The German feed-in tariff system is as simple as it is successful – which is probably why Germany produces as much solar power as the rest of the world combined. German utilities are obliged under the Renewable Energy Act to pay above-market feed-in tariffs to producers of photovoltaic or wind energy for a period of 20 years. Germany will add up to 3 gigawatt of PV electricity this year. 

New ‘gold rush’ buzz hits Germany over Sahara solar

A “gold-rush-like” buzz has spread across Germany in the last week over tentative plans to invest the staggering sum of 400 billion euros to harvest solar power in the Sahara for energy users across Europe and northern Africa. Even though European and Mediterranean Union leaders have been exploring and studying for several years the idea of using concentrated solar power (CSP), the Desertec proposition suddenly captivated the public’s attention a week ago when German reinsurer Munich Re announced it had invited blue chip German companies such as Deutsche Bank, Siemens and several major utilities to a July 13 meeting on the project. The 20 companies aim to sign a memorandum of understanding to found the Desertec Industrial Initiative that could be supplying 15 percent of Europe’s electricity in the decades ahead.

Germany’s deputy foreign minister, Guenter Gloser, has been the government’s point man for the project. I had the chance to talk to him about it.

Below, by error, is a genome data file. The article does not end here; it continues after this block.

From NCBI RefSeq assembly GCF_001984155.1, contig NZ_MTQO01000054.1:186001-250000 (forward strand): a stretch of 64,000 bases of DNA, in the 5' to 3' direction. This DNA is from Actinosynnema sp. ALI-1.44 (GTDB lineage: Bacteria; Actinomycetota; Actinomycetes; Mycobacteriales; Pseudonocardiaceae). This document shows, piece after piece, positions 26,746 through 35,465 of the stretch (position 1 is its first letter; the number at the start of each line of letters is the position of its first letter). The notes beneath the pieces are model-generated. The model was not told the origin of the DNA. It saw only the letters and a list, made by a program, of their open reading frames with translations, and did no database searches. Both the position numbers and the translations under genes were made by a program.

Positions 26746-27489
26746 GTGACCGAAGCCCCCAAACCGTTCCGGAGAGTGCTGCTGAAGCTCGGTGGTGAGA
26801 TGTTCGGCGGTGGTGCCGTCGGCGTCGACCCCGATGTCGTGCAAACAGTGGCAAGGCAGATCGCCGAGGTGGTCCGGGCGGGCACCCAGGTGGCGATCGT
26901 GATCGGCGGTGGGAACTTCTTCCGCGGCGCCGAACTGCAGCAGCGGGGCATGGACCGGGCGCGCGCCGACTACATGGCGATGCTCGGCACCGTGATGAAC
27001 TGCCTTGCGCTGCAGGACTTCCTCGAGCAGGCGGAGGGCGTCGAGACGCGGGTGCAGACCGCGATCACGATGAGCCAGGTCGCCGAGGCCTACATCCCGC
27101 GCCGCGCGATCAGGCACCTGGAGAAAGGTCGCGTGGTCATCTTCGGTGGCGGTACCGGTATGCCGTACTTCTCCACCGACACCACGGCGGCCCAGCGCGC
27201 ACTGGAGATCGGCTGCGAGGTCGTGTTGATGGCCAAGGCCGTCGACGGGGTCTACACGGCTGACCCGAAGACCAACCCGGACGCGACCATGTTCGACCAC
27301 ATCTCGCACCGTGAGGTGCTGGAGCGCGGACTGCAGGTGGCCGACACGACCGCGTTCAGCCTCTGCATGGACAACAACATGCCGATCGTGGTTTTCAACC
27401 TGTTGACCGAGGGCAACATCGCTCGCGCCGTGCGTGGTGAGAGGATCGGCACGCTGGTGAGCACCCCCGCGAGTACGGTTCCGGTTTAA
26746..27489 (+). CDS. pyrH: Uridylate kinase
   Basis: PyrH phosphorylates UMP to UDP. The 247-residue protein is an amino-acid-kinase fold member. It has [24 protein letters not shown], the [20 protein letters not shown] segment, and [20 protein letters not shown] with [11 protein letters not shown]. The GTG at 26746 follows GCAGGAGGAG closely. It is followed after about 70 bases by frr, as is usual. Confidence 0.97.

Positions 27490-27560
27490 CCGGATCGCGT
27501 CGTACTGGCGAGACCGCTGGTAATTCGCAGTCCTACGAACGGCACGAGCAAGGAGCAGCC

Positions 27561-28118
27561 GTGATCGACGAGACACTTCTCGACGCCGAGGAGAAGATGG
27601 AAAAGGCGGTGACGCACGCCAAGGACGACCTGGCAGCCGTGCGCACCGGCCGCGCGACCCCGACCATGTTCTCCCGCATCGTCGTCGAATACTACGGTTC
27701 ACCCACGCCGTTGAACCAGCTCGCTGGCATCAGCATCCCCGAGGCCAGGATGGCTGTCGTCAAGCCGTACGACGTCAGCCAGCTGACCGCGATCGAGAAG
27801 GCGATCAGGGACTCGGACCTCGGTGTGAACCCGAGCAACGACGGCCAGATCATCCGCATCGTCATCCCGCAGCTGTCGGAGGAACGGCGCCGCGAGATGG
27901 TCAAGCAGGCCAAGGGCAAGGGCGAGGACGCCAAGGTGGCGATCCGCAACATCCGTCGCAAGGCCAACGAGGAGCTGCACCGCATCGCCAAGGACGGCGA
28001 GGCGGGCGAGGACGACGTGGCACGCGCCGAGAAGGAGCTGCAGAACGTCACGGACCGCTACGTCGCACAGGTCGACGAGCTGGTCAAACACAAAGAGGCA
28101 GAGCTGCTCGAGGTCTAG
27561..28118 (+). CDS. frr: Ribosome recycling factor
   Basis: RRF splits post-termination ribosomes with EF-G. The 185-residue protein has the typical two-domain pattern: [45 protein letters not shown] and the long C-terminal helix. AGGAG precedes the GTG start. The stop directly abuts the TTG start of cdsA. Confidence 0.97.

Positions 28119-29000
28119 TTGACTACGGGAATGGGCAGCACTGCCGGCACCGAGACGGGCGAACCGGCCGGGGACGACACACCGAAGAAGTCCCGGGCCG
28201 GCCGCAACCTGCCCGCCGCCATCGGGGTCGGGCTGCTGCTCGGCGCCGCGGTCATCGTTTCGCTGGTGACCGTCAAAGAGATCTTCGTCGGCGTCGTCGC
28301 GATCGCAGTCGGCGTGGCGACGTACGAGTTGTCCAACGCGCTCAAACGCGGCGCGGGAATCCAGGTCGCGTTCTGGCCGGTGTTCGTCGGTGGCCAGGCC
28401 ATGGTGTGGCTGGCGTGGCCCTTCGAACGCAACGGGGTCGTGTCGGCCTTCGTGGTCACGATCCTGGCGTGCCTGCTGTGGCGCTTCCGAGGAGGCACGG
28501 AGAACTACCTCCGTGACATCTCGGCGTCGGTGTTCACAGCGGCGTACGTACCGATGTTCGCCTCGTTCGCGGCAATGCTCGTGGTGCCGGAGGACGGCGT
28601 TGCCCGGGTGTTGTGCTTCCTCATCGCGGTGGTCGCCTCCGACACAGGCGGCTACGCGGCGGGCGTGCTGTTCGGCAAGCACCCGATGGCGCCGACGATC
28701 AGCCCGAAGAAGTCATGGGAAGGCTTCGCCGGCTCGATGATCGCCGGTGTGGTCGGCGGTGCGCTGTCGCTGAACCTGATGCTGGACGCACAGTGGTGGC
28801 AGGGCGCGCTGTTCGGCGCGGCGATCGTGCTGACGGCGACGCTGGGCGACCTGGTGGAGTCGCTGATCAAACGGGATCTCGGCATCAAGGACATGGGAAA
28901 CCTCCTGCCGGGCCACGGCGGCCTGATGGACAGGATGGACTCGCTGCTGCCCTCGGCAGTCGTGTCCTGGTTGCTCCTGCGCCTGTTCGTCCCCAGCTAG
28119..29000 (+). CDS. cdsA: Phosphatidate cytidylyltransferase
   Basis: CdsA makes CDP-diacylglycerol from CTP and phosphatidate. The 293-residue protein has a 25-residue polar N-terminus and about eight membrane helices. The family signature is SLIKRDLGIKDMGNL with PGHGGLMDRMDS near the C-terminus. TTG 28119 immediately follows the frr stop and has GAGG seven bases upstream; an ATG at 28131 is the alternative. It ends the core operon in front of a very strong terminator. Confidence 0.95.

Question: How did this project to turn the sun in the Sahara into electricity for Europe and north African countries get started?
Guenter Gloser: About 15 months ago Germany and France proposed including the solar plan into the list of projects for the Union for the Mediterranean. There were institutions that had already done research and we thought: ‘Why don’t we use this sun belt where there is such an abundance of sunshine as a source of renewable energy?’ Together Germany, France and Egypt put forth this solar plan as one of the six projects for the Euro-Mediterranean Partnership and underscored the fact that it could benefit both sides. It was not an idea where just countries north of the Mediterranean will benefit but rather those countries south of it as well as across the EU would also benefit.

Beyond hybrid green technology – tribrids, quadbrids next?

This portable electric recharging device could be a lifesaver if you break you leg on a windswept mountaintop in the middle of the night and find that your mobile phone battery is dead when you try to call for help.

Of course that’s vanishingly unlikely (and not part of the official sales pitch) but the K3 is an interesting example of “tribrid” technology - using three sources of power. You can plug it into the mains electricity, it has tiny solar panels and a micro wind turbine … Going on sale in June for $99.95, it can charge cell phones, iPods or other electronic devices.